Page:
Una LaMarche blogs at The Sassy Curmudgeon, and writes for The New York Observer, The Huffington Post, and NickMom. She dominates at mini golf, especially after a few drinks, and it is a fact that Tim Gunn once complimented her on her sandals. You can find her hawking blog posts and fetishizing candy on Twitter, and if you really want to feed her ego (which took a major hit thanks to an adolescent unibrow and a penchant for Troll doll earrings), you can become her fan on Facebook.


  1. PoM says:

    Another great post! Love your sense of humor!

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  2. Erin says:

    Was just thinking about how badly I need a pedicure, as my foot callouses scratch my own leg in bed at night. I, too, have a foot secret, but I’ll never tell (btw have you read Bossypants yet? She expounds on that, plus some new mother topics you’d probably find entertaining).

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  3. lonek8 says:

    this is hysterical. of course, it doesn’t apply to me at all because my feet are always polished to the highest degree, lest I look down and suffer the unbearable shock of seeing my mother’s feet attached to my ankles.

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  4. bermtopia says:

    I’m in the lovely process of melting away the pedi-permafrost with the miracle product Amlactin, available at a pharmacy near you. The only problem — it involves slathering the cream on, wrapping said feet in plastic wrap and sleeping with big fuzzy socks on. It’s hard to be glamorous.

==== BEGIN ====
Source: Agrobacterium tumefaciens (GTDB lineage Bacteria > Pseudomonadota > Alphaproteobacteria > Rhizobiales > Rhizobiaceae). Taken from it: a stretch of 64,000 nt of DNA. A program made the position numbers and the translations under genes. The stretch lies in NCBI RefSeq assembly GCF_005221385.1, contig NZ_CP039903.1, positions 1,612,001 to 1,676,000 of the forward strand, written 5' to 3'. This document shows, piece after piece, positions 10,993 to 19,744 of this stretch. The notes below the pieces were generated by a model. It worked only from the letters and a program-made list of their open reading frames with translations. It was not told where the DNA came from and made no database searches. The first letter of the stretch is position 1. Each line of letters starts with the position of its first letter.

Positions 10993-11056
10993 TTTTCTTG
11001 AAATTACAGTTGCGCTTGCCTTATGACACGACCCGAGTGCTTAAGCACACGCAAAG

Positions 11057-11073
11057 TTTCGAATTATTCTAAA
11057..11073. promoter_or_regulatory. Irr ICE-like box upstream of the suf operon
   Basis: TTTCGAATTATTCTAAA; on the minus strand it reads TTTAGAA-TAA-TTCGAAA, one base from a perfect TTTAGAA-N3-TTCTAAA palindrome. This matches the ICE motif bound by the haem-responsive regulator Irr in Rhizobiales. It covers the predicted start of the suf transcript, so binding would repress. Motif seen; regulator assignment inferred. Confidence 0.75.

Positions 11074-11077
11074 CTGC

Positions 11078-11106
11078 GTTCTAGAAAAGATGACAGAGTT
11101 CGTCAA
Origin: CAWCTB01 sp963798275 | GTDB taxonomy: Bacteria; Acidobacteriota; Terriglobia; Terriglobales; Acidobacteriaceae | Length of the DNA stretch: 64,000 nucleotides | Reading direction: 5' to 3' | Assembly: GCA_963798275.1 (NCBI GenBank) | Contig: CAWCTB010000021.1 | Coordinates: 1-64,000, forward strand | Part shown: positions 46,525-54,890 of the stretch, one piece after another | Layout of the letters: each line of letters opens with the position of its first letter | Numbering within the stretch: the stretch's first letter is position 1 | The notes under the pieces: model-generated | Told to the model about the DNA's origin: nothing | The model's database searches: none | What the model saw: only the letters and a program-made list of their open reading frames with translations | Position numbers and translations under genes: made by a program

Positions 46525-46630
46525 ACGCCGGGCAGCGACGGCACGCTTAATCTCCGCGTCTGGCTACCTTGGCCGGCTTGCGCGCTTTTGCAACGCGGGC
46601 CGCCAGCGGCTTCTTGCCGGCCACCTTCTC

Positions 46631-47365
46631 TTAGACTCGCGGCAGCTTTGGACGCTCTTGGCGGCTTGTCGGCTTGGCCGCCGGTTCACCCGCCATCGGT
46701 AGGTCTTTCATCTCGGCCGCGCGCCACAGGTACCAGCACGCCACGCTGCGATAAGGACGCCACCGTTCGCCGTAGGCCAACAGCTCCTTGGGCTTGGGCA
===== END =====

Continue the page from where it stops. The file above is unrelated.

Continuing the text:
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    • Una LaMarche says:

      Oh, I’ve given up on glamor. In the winter I took to covering both feet before bed in Burt’s Bees foot creme, which has the consistency of spermicidal jelly, and then putting on tube socks.

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  5. Nancy says:

    I shows my toes only at the beach and pool.
    I do a thin coat of white nail polish and then the color on top of that to make them look better(kindasorta normal). I’m an expert shopper for summer shoes that cover the toe. Bath and Body Works “Shea It Isn’t So” foot creme fixed my feet years ago and I stick with that.

    • Una LaMarche says:

      The only problem with hiding toes all summer (especially in a grimy, hot city like New York) is that then they get withered and sweaty. I consider peep toes to be the lesser of two evils, even though you inevitably get sidewalk dirt on the soles of your feet through some kind of magic osmosis. I bet no one has this problem in Turks & Caicos.

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  6. Jared Karol says:

    I think you’d like living in California. You could go barefoot all year long. . .

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  7. IzzyMom says:

    I’m barefoot every second that I’m at home and it seems to have taken it’s toll as I always had nice, soft feet back when my feet were in shoes all damn day. Well, I just spent something in the area of an hour the other night soaking them in vinegar and using one of those Pedi Egg cheese grater things to get all the dead winter skin off my feet. Good times…

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  10. Thanks, for this great post. I look forward to reading more later. I think you are pretty knowledgeable in this particular area. If it is okay with you, I would like to repost this on my blog?


  1. [...] and got rid of stuff that was totally outdated no longer fit me could be of use to someone else. Even shoes. I scooped all the stuff up, put it in bags and put it directly in my car before I changed my mind. [...]